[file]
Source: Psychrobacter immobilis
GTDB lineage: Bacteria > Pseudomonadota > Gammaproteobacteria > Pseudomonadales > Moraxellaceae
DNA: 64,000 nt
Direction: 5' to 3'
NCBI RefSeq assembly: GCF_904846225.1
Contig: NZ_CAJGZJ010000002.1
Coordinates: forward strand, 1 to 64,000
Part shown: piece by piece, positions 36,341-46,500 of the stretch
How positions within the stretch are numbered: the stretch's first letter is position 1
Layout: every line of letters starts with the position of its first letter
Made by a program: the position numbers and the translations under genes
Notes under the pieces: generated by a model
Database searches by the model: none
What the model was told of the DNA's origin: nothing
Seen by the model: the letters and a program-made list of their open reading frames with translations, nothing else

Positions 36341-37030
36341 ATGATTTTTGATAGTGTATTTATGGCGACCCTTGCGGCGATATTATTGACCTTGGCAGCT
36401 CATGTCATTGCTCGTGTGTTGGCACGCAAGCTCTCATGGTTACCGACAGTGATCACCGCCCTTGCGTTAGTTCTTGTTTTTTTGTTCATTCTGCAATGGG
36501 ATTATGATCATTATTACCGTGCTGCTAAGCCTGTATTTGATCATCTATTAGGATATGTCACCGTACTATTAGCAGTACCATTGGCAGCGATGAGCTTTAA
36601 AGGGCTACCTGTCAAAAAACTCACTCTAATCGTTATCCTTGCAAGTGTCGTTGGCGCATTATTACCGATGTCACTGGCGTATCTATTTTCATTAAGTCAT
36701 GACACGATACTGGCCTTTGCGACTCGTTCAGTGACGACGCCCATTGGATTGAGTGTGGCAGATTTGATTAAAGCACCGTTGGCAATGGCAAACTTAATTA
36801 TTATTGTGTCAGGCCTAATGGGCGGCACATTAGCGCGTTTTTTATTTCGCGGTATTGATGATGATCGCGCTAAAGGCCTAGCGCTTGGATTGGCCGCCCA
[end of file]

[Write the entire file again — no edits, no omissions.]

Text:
Source: Psychrobacter immobilis
GTDB lineage: Bacteria > Pseudomonadota > Gammaproteobacteria > Pseudomonadales > Moraxellaceae
DNA: 64,000 nt
Direction: 5' to 3'
NCBI RefSeq assembly: GCF_904846225.1
Contig: NZ_CAJGZJ010000002.1
Coordinates: forward strand, 1 to 64,000
Part shown: piece by piece, positions 36,341-46,500 of the stretch
How positions within the stretch are numbered: the stretch's first letter is position 1
Layout: every line of letters starts with the position of its first letter
Made by a program: the position numbers and the translations under genes
Notes under the pieces: generated by a model
Database searches by the model: none
What the model was told of the DNA's origin: nothing
Seen by the model: the letters and a program-made list of their open reading frames with translations, nothing else

Positions 36341-37030
36341 ATGATTTTTGATAGTGTATTTATGGCGACCCTTGCGGCGATATTATTGACCTTGGCAGCT
36401 CATGTCATTGCTCGTGTGTTGGCACGCAAGCTCTCATGGTTACCGACAGTGATCACCGCCCTTGCGTTAGTTCTTGTTTTTTTGTTCATTCTGCAATGGG
36501 ATTATGATCATTATTACCGTGCTGCTAAGCCTGTATTTGATCATCTATTAGGATATGTCACCGTACTATTAGCAGTACCATTGGCAGCGATGAGCTTTAA
36601 AGGGCTACCTGTCAAAAAACTCACTCTAATCGTTATCCTTGCAAGTGTCGTTGGCGCATTATTACCGATGTCACTGGCGTATCTATTTTCATTAAGTCAT
36701 GACACGATACTGGCCTTTGCGACTCGTTCAGTGACGACGCCCATTGGATTGAGTGTGGCAGATTTGATTAAAGCACCGTTGGCAATGGCAAACTTAATTA
36801 TTATTGTGTCAGGCCTAATGGGCGGCACATTAGCGCGTTTTTTATTTCGCGGTATTGATGATGATCGCGCTAAAGGCCTAGCGCTTGGATTGGCCGCCCA